• The diagnostic criteria for TS;
  • Types and characteristics of tics;
  • The prevalence of TS; and
  • The particular combination of multiple risk factors thought to determine TS.

To use this new tool click here (http://www.tourette.ca/learn-brainexplained.php).

Your feedback is important!

Tell the TSFC what you think about this new tool by commenting on this entry or by emailing tsfc@tourette.ca.

Ask Dr. Ticcy Resources

Ask Dr. Ticcy: How do I support the caregiver of a person with TS?


Dear Dr. Ticcy,

HELP! My grandson has been diagnosed with TS complete with the Jekyll and Hyde rages which are overwhelming for my daughter to say the least. He is 6 and tells her that he hates her and wishes she was dead. He would like to stick nails in her eyes and so on. So, tics are one thing but these rages are frightening to say the least.

I am feeling helpless to help! 

He is on medication including one for his ADHD.

I don’t even know why I’m writing this other than as a mother and grandmother I’m feeling absolutely powerless so I can only imagine how my daughter is feeling. How can I help her?

Thanks for listening,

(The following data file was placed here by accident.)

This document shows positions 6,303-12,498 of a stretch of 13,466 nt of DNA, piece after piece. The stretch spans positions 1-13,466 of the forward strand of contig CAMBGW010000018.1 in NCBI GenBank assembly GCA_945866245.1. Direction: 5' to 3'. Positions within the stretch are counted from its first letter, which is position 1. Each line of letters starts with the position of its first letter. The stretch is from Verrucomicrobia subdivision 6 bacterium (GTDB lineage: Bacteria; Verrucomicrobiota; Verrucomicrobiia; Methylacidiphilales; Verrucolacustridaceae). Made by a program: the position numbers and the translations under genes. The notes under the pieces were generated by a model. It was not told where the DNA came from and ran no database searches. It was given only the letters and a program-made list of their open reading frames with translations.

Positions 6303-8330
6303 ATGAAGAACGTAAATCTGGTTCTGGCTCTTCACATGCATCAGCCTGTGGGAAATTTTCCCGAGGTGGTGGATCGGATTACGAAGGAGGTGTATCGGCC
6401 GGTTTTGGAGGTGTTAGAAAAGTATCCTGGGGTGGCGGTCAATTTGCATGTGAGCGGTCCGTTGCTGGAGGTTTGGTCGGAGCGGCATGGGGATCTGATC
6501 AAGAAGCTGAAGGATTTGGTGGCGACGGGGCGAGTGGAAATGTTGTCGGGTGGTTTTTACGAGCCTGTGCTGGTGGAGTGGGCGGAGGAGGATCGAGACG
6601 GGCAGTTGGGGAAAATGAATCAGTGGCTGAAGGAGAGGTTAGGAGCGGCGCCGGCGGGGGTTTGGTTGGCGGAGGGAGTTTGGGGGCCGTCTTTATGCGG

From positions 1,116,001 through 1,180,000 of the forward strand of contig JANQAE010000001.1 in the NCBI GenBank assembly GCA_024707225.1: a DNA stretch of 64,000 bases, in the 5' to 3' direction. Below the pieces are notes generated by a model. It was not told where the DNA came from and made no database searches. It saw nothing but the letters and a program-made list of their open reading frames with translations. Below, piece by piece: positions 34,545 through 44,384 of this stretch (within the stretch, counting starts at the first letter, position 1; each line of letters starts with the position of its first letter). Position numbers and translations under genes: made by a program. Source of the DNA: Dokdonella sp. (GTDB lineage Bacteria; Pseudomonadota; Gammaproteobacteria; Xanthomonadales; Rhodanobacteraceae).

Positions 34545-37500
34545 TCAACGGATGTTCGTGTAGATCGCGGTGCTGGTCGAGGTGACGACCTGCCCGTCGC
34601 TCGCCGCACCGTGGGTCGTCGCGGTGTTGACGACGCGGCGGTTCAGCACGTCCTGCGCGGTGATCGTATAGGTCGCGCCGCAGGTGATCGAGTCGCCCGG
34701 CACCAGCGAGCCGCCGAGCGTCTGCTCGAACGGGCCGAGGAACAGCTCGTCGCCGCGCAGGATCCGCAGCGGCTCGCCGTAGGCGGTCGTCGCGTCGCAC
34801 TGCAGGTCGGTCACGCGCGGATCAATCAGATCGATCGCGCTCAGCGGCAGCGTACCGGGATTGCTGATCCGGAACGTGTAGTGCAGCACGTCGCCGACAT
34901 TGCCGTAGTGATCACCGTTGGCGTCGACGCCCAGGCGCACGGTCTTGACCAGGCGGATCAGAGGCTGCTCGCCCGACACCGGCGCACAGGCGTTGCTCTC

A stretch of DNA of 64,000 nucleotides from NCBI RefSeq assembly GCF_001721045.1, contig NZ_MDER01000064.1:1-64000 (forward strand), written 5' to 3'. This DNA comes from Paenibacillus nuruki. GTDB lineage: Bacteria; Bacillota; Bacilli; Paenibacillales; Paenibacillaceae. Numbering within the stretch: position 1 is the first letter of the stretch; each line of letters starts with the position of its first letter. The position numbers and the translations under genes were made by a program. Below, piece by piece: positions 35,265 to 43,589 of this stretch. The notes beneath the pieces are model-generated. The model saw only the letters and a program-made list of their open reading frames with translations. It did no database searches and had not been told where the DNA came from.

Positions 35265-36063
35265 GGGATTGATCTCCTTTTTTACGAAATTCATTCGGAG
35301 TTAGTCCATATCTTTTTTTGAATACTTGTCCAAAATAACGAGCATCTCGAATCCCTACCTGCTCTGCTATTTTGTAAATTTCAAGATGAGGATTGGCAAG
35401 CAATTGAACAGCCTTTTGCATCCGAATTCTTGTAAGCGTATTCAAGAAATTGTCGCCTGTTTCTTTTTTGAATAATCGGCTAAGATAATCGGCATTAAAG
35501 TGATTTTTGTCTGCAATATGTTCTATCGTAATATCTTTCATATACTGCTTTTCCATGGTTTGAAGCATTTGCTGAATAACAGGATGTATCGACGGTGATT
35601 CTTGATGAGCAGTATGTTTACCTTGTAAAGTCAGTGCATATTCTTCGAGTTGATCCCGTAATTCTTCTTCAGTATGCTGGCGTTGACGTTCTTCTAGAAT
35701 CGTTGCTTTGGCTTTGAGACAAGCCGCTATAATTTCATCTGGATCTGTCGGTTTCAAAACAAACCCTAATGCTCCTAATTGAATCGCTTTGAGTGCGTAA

Concerned Mom/Grandmother

Dear Concern Grandmother & Mom,

I am very sorry to hear that you and your family are going through such a challenging time.

You mentioned that a physician diagnosed your grandson with “TS complete with ‘Jekyll and Hyde rages.’” I assume, though I am not certain, that you are talking about the neurological storms or rage episodes. The TSFC’s recent three-part blog series on the subject is well worth reading.

Your concern for your daughter, a mom whose son says he “hates her” and “wishes she was dead,” raises an important question: Who cares for the caregivers?

This question may seem straightforward, unfortunately, the answer is not. I cannot say “there is one organization that your daughter, and other caregivers like her, can go to sign up for ‘caregiver support.’”

Supports and services for caregivers are many and understanding what they are and whether you qualify for them can be time-consuming.